A family struggling to care for their 5-year-old boy after an operation say the Whanganui District Health Board has let them down.

The farming family from Taihape have spent thousands of dollars on equipment for their Down syndrome son - who is in a cast from his waist to his ankles - claiming equipment provided by Whanganui DHB was unusable.

Anders Mikkelsen went into Starship Hospital in Auckland for a hip operation a month ago. The operation was to fix a dislocated hip caused by loose ligaments, a common effect of Down syndrome.

The operation put both Anders' legs in a cast, from his waist to his ankles, and his parents, Deborah and Philip Mikkelsen, were told aftercare for him would be provided by Whanganui DHB.


However, the family live in Mataroa, a village near Taihape and a 90-minute drive from Whanganui Hospital.

Because of the cast, Anders couldn't fit in a car or be lifted or carried, so he was flown home in an air ambulance.

A wheelchair and harness for Anders were delivered to Mataroa by health board staff, but the family said neither was suitable.

Instead, the Mikkelsens made their own wheelchair out of a pushchair they found in their shed, and worked out a way to take Anders in their car.

Mrs Mikkelsen then asked for a hospital bed and hip spica chair, a special piece of equipment that would allow Anders to sit up without help.

A hospital manager decided to send a hospital bed and bedside table to help with sitting. But by the time it arrived, the family had hired a private hospital bed for $60 a week, according to a Radio New Zealand News report.

The hospital also sent another wheelchair and hip spica trolley, but the wheelchair was not suitable and the trolley too small.

The family decided to buy their own hip spica chair, costing $2600, so that Anders could sit upright without help. Otherwise he has to straddle across their laps in order to eat.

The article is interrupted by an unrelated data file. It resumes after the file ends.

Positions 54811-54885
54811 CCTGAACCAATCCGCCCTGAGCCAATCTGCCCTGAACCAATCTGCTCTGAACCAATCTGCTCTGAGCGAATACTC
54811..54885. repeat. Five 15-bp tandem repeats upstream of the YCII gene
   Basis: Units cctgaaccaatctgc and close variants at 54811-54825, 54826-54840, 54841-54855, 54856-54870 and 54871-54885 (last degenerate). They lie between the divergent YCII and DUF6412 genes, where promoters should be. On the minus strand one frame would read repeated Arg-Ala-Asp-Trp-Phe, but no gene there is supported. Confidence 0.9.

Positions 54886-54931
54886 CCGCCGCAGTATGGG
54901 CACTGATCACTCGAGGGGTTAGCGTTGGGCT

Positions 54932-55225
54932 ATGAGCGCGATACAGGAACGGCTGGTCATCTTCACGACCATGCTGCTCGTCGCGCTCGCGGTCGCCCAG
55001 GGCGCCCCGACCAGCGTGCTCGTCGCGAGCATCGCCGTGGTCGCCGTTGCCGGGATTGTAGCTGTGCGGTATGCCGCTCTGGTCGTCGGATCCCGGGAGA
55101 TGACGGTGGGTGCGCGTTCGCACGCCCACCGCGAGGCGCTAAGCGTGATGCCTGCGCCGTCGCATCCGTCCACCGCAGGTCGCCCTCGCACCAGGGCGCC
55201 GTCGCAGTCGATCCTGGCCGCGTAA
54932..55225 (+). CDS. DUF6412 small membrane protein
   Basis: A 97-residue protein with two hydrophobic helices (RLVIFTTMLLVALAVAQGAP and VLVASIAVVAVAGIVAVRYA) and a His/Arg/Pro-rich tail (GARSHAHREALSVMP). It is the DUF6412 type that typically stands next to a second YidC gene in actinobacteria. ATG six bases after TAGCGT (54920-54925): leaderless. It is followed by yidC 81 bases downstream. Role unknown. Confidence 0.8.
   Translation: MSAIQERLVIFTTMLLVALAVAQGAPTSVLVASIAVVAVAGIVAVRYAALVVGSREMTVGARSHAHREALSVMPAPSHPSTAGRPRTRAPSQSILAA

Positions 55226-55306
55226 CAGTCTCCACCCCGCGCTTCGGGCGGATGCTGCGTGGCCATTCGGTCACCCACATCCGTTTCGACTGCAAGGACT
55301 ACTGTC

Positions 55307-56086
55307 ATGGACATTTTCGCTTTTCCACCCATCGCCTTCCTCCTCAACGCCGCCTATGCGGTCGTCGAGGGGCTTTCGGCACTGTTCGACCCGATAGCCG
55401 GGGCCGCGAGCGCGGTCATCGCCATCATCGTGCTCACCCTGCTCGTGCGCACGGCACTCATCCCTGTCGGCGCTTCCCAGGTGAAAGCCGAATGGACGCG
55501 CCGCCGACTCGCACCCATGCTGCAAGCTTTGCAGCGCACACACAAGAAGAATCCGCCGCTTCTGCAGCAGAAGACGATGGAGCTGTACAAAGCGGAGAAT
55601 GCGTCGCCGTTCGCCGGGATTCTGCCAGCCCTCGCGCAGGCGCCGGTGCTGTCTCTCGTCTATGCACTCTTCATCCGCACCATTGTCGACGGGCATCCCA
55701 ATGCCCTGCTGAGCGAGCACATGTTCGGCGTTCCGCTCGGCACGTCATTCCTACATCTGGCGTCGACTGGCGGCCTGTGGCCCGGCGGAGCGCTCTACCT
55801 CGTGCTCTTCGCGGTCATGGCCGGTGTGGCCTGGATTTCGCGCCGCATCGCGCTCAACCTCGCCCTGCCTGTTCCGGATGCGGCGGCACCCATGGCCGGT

They have had it for a week and Mrs Mikkelsen said they couldn't function without it.

They would like the health board to reimburse them for the chair, then keep it to use for other patients.

Mrs Mikkelsen described Whanganui DHB's aftercare as "diabolical", RNZ News reported.

However, the DHB's director of allied health, Kim Fry, said it had provided what Starship Hospital recommended, and its records showed it had tried to help the family.

Ms Fry said Anders would have to be assessed as needing the hip spica chair before the health board would provide it. Starship had suggested sitting him on a beanbag to be fed.

The board was willing to hire a hip spica chair if that proved necessary. It could also provide a remote-controlled bed.

Mrs Mikkelsen wanted her son assessed by an occupational therapist but said she was told the occupational therapist covering the Taihape area was not scheduled to visit for a week, and that Anders was not a Taihape social-work client at the time, but he would be followed up.

Caring for Anders as well as their 3-year-old child has been difficult for the family and grandparents from Turangi have been coming to lend a hand.

Anders will be in the cast for another two months and the family is getting desperate. Mrs Mikkelsen said her son couldn't play and was losing fine motor skills and neck strength.

The health board is due to contact her and send staff members to the house to discuss the family's concerns and see whether they need more help.

Mrs Mikkelsen said she would like an apology, reimbursement for the hip spica chair and the occupational therapy assessment that she asked for.